Bravery award for Aussies on Nauru in WWII
CAROLINE Billingham grew up knowing that discussing the tragic fate of her grandfather was strictly taboo in her family.
Early in 1942 western and Chinese civilians evacuated the tiny island of Nauru amid the outbreak of war in the Pacific.
But Ms Billingham's grandfather Frederick Francis Harmer and four other courageous Australians were too concerned about the welfare of the island's indigenous population to leave. So, with no back-up and "no hope in hell", they stayed.
"No one talked about it in our family," Ms Billingham, 49, said.
"It was like a sort of no-go zone for a long time."
In August 1942, Japanese forces invaded the island to commandeer its phosphate deposits and took all five men as prisoners.
They were kept alive until just before dawn on March 25 1943, when they were all executed.
But it wasn't until two years later that their families found out the painful truth.
Their story became bogged in bureaucracy, and because the men weren't serving in the armed forces, the Australian government was slow to help.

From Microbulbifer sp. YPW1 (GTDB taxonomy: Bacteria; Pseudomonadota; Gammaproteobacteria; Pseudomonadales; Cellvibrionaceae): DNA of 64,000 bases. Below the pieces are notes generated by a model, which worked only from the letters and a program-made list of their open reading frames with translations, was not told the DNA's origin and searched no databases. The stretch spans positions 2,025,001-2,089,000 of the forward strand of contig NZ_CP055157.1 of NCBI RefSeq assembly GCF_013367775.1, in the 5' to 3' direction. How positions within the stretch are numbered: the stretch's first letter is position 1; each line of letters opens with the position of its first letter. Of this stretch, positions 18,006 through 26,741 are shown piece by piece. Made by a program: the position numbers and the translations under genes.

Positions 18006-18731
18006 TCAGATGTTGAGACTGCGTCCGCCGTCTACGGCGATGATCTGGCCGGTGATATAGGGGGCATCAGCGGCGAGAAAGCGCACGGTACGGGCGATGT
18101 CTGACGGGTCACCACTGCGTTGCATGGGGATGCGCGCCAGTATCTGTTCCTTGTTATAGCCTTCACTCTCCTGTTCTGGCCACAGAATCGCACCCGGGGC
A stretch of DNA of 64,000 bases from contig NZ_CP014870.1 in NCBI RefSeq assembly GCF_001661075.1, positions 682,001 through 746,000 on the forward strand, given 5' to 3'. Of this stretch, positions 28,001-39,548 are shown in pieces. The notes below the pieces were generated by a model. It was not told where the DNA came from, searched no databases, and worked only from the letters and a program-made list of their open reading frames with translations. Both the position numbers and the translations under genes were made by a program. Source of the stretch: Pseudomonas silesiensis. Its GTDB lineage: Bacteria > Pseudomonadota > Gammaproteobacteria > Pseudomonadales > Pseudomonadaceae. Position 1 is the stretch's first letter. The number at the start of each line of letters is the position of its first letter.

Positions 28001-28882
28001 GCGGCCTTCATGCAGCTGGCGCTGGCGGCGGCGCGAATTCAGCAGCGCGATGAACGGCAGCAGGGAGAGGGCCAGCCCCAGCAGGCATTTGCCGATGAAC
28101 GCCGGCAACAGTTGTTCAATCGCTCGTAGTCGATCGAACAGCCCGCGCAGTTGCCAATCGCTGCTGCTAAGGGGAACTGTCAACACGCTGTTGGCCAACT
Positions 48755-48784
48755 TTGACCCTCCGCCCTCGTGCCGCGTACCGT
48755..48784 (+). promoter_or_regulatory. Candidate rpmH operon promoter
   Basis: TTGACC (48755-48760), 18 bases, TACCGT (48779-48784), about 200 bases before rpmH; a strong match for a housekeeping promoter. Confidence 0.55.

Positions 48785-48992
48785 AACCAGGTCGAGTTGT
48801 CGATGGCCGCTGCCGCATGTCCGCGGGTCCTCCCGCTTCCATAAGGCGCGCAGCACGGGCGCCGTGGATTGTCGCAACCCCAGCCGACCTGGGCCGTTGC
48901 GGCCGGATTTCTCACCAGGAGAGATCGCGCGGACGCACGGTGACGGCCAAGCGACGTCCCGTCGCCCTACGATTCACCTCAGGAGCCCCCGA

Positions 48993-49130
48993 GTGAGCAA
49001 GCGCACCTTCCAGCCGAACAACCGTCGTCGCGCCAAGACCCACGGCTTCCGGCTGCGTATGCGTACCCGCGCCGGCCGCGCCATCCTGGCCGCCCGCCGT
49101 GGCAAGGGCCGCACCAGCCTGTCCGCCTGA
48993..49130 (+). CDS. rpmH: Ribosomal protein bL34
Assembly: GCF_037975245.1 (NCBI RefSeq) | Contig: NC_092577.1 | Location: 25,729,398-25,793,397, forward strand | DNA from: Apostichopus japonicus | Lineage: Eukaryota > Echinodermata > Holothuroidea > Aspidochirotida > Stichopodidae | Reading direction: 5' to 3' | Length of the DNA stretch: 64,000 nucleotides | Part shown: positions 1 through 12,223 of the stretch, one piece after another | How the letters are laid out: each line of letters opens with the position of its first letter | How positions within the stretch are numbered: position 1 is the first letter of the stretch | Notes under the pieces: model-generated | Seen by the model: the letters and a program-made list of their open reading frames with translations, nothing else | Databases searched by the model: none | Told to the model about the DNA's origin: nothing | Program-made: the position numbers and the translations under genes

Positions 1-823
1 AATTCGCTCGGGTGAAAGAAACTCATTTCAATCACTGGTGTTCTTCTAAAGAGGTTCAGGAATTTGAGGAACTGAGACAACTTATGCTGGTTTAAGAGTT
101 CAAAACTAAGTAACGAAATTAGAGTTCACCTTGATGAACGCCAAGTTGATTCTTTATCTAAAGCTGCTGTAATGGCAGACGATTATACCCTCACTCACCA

"His wife wrote to the government after the war ... She really wanted something done about the bodies," Ms Billingham said of her grandmother Bertha.
Now, 76 years on, these courageous Australians have been recognised in the Australian Bravery Awards.
It's bittersweet for Ms Billingham.
"I would like to say it would be closure."
"However ... my dad died five years ago and his brother, the only other sibling, died about nine years ago," she said.
"So, it is very sad that they had no idea anything like this was happening."
It comes after Tasmanian historian Scott Seymour discovered their burial site -- a long-time goal of Ms Billingham's father Ron that was never fulfilled, despite a trip to Nauru in the 1990s.
Ms Billingham hopes to bury her grandfather's remains alongside his wife in Coogee, Sydney.
Among those executed was former Nauru administrator Lieutenant Colonel Frederick Royden Chalmers, from Tasmania.
His grandson Roy Ramage says the award is "long overdue".
Mr Ramage, 69, said their efforts to dig up his grandfather's remains have already been stopped twice because of "government this, government that".
"The Nauruan government has got a say in it, our government has got a say in it, and we couldn't afford to stay there overnight; it's $1000 a night," he said.
William Doyle, Dr Bernard Quin and Wilfred Shugg have also been posthumously named in a Group Bravery Citation.
"They were very brave, to stay on and do that," Ms Billingham said.
"Against Japanese, with no back-up, just them, they didn't really have a hope in hell."